More information is needed for an informed opinion but I'll still make a guess that the NSA is pissed that he stopped their malware from working.

    • by Anonymous Coward

      I like your generic statement. You can pretty much post this anywhere involving a court case.

  • by Unknown User ( 4795349 ) on Monday August 14, 2017 @12:13PM (#55008815)
    This looks like one of those cases when someone was not fully willing to 'cooperate' with certain people and then the FBI is 'tipped off' with some very bogus evidence. I'm speculating, of course, but anyway that's how it looks to me.
    • It could well be true evidence, but something that was obtained illegally. We have the fruit of the poisonous vine/tree metaphor [wikipedia.org] that covers that a person could be completely guilty of something, but that the government had no legal cause to gather that evidence or acted outright illegally in obtaining it. Of course the government agencies are typically good enough at parallel construction so that this isn't always a problem. It will be interesting to follow, but I won't be surprised if he violated some str
  • by Anonymous Coward

    I wonder if he stopped or interfered with an NSA false-flag and is being pinned for it...

  • He should have taken a little drive north while he was in Milwaukee and then he could have fought extradition while living at home in the UK.

    • by LostOne ( 51301 )

      I doubt that would have worked out. That "little drive north" would be into Canada, which is most definitely not the UK. (Canada is an independent nation with its own laws and policies, believe it or not.) There's no guarantee he would be allowed in to Canada. (UK citizens are refused entry all the time.) If the CBSA folks are aware of the bail conditions, there's a good chance that would be reason to turn him back. Of course, he could try walking across the border and avoiding the border stations, but that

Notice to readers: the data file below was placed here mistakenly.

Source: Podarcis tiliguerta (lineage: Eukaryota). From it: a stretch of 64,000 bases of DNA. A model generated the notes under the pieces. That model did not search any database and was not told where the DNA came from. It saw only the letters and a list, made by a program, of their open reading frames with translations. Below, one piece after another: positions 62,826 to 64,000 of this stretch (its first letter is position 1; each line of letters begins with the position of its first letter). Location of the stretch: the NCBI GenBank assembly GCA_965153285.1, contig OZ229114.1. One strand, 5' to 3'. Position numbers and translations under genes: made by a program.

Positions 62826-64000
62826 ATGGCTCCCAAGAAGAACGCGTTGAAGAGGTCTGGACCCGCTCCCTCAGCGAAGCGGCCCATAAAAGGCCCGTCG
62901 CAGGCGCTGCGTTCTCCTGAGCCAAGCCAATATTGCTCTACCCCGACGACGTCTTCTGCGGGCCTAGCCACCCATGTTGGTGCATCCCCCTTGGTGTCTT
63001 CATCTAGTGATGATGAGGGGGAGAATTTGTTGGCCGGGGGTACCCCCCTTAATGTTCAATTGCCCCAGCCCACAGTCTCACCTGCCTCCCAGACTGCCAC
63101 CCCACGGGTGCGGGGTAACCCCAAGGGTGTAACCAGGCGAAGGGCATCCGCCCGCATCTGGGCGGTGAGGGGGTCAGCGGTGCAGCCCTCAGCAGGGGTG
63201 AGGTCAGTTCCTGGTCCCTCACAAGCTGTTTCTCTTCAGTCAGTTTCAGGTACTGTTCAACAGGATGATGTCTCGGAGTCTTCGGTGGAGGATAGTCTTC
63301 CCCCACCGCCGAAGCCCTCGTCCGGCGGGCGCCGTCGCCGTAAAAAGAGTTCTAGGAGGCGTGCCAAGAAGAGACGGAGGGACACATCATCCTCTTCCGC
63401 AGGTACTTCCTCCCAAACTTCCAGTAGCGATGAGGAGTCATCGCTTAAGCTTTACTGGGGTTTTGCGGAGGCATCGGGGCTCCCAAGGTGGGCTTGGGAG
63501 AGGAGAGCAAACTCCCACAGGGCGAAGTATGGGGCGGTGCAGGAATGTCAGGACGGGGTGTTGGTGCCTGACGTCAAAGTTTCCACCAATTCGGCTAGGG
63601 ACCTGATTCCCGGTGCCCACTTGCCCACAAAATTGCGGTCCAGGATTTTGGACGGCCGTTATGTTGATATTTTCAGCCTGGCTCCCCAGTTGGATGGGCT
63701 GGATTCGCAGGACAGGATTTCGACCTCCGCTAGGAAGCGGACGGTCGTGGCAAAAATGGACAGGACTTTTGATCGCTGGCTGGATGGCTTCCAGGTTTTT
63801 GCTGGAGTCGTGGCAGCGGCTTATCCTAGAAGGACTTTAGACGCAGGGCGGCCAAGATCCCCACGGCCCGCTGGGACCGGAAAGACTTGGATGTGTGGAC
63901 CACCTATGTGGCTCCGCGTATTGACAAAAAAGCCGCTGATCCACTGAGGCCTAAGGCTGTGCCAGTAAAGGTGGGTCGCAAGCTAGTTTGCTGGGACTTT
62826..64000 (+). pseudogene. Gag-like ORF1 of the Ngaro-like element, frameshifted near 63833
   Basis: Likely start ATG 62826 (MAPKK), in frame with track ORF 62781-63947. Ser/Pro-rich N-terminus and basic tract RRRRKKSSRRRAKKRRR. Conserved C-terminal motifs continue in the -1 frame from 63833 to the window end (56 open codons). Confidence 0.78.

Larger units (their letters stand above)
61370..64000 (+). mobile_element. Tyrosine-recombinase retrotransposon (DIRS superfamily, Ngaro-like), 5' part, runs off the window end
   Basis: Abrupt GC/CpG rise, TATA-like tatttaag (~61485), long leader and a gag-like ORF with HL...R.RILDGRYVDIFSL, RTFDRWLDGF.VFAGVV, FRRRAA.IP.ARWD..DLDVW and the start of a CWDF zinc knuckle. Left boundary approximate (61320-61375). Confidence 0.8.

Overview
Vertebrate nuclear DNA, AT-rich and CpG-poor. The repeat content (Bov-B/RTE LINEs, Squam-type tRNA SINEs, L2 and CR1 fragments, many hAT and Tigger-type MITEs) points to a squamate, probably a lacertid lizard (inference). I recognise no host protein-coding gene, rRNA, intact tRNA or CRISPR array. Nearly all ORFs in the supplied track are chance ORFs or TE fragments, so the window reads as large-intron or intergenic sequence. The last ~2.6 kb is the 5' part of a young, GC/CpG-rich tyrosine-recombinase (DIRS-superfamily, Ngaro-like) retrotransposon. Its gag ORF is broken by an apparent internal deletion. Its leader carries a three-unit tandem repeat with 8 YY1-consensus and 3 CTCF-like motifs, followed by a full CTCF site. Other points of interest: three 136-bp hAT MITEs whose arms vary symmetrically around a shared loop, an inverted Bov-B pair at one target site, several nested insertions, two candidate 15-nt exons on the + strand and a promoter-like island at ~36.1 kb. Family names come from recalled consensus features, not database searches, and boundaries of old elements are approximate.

• I can't believe he's being treated this way. You'd think that after what he did for THE WORLD by deactivating WCry, they'd let him go.. but nooooo they have to throw him in a courtroom and try to convict him of ... what? Writing malware that never touched an American computer and that he never executed? What is this shit?
    • Re: (Score:3, Interesting)

      by Anonymous Coward

      > What is this shit?
      You wrote it yourself just prior:
      > what he did for THE WORLD by deactivating WCry
      He messed with some probably very active NSA malware.

    • Yep, I hope everyone's learned an important lesson here about doing the "right thing".

      Remember, no good deed ever goes unpunished.

      The next time you see malware about to destroy all of civilization, and you could deactivate it, don't. It's not worth it. You won't be helping yourself, and you'll end up being severely punished for your trouble.

  • by wonkey_monkey ( 2592601 ) on Monday August 14, 2017 @12:58PM (#55009281) Homepage

    Monday, the well-known security researcher

    I thought he was called Marcus.

  • by Anonymous Coward

    "Hutchins will be tracked by GPS but will be allowed full internet access so he can continue to work as a security researcher"

    Sounds like they don't have much of a case, otherwise they would be screeching about how he was a flight risk and a danger to society. I'm guessing their case is something like "he developed part of the tool that was eventually used in a bank heist". Which could be like charging the manufacturer of a large drill with conspiracy because one of their drills had been used in a physica

    • I'm guessing their case is something like "he developed part of the tool that was eventually used in a bank heist". Which could be like charging the manufacturer of a large drill with conspiracy because one of their drills had been used in a physical bank robbery even if they had never interacted with the actual robbers on any level.

      Very close. I think it's more like a guy buying a heavy-duty drill and hardened drill bits, and receiving generic advice about the best ways to drill through hardened steel from the owner of a hardware store, and then said guy breaks into a bank safe and robs it, and the government going after the hardware store owner as an accessory to the crime.

      And yes, I also believe Hutchins is being punished for interfering in a US TLA operation in which WCry was a part. Need to start doxing the top brass of US TLAs

  • Wait... what? (Score:4, Insightful)

    by mark-t ( 151149 ) <[moc.talfdren] [ta] [tkram]> on Monday August 14, 2017 @01:35PM (#55009685) Journal